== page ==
In 2016 as a Duke University Continuing Studies graduate student I embarked on a research project on #GeekGirls that charted the transformative history and varied uses of the hashtag across social platforms from 2009 to present day. Duke Story Lab awarded me a graduate fellowship for my work in fandom and supported my travel to continue the research project. My #GeekGirls project spanned several semesters and eventually led me to Seattle for GeekGirlCon 2017, where I participated as a fan, spread the word about the community-based project, and was asked (on site!) to join a panel about Geek Mythology and talk about West African trickster figure, Eshu. I’m always ready to share what I’ve learned!

In February 0f 2018, Duke Story Lab and the Duke University Franklin Humanities Institute (FHI) ater invited me to give a talk about my project. Check it out here!

Check out a couple of Tweets about this work below. I tagged many of the key women influencers in the history of female fandom and #GeekGirls and they helped spread the word about the project! You may recognize Jill Pantozzi, former editor of The Mary Sue and current managing editor at i09/Gizmodo.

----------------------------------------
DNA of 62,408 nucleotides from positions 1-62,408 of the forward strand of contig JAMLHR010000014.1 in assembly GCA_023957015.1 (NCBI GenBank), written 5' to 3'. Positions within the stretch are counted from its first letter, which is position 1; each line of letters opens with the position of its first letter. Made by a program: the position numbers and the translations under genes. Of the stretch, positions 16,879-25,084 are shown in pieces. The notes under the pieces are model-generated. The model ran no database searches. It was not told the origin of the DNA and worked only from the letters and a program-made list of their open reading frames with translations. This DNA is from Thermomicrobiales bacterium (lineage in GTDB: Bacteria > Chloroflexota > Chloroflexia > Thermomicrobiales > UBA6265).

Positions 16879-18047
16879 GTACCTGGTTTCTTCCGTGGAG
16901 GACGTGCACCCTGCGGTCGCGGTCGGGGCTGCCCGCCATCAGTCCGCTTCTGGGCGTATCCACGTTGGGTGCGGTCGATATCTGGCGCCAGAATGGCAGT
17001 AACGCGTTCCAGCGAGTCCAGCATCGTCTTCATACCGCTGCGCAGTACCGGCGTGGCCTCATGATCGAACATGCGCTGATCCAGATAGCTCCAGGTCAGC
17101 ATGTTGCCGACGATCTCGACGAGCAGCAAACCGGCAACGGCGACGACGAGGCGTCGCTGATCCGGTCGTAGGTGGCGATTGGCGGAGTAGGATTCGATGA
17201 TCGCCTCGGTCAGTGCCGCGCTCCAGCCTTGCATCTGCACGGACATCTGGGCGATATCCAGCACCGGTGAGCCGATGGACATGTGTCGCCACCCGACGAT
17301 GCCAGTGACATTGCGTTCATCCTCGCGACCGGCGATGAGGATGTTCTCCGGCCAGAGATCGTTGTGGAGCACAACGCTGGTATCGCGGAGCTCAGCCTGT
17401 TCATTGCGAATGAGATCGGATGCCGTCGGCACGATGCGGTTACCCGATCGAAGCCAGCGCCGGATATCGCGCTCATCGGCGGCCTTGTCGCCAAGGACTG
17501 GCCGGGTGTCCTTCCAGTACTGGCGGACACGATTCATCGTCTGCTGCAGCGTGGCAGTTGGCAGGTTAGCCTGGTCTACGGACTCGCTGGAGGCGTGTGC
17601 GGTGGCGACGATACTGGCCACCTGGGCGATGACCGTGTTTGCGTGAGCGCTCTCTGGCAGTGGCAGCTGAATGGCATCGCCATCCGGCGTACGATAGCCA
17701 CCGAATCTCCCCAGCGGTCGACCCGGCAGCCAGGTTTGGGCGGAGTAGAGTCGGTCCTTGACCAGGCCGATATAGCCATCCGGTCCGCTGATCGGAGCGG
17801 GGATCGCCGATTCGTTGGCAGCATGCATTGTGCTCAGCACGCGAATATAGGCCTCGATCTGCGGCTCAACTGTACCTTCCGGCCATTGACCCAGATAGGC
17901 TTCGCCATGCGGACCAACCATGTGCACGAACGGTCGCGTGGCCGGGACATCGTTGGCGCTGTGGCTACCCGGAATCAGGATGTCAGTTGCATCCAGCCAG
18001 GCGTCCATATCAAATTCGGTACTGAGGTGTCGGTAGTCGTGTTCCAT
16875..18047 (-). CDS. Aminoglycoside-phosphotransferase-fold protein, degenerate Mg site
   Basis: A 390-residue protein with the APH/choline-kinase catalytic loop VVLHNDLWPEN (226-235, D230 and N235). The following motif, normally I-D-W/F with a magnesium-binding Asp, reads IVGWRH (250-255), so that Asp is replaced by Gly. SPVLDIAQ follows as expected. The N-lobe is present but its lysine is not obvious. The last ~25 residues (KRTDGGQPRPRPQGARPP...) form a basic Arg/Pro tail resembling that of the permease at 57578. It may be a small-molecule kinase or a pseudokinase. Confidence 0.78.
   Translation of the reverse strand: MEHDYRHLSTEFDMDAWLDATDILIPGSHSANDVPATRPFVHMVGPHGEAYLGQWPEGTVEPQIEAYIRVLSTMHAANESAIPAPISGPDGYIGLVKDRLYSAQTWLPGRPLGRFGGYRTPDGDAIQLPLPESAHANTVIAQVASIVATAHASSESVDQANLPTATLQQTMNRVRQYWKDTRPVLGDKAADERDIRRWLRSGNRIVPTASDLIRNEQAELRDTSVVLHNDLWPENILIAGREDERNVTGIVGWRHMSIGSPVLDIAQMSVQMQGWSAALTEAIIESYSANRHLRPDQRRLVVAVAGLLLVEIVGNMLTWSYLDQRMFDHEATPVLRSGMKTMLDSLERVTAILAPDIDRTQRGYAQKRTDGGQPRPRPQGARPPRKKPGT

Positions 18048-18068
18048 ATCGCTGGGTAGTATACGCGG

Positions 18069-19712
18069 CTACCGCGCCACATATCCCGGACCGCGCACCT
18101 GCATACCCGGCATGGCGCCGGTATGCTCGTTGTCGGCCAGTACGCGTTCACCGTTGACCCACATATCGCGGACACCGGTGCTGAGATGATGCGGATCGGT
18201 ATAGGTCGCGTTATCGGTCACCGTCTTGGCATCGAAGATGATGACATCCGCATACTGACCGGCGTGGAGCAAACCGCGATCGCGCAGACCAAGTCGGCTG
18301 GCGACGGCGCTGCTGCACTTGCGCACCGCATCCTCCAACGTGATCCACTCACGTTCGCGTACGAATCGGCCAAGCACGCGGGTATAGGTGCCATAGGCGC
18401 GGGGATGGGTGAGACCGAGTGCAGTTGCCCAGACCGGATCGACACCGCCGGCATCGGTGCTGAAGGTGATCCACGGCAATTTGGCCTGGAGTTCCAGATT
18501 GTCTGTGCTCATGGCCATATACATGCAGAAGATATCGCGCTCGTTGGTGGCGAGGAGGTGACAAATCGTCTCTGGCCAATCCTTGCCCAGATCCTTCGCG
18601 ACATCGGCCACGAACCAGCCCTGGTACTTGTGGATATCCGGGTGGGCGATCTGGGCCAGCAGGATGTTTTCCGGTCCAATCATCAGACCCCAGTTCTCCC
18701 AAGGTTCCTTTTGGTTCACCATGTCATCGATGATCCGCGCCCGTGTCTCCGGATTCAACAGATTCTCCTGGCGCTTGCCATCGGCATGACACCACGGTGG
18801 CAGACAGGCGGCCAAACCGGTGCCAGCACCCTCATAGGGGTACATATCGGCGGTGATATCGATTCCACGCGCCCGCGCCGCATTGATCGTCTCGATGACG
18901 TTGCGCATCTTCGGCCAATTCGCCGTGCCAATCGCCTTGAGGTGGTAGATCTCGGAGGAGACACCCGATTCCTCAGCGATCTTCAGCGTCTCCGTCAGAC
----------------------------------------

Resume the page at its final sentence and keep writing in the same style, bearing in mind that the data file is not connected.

The Duke Story Lab/FHI invitation to my talk in February read as follows:

Tracy Walker will discuss the history of the #geekgirls hashtag and broader social movement. The hashtag was first used on Twitter in 2009 and has since operated as a ping in networked fandom, a call to action for engagement, and a connector between digital communities and material spaces. Tracy’s research began in 2016 and included a trip to Seattle for GeekGirlCon 2017, a convention born from the digital movement. Her talk will draw on her background in communication studies, new media, and performance studies as she examines the #geekgirls hashtag as a digital anthropologist, considering selfies as rituals and hashtag campaigns as artifacts of this new, digital identity group.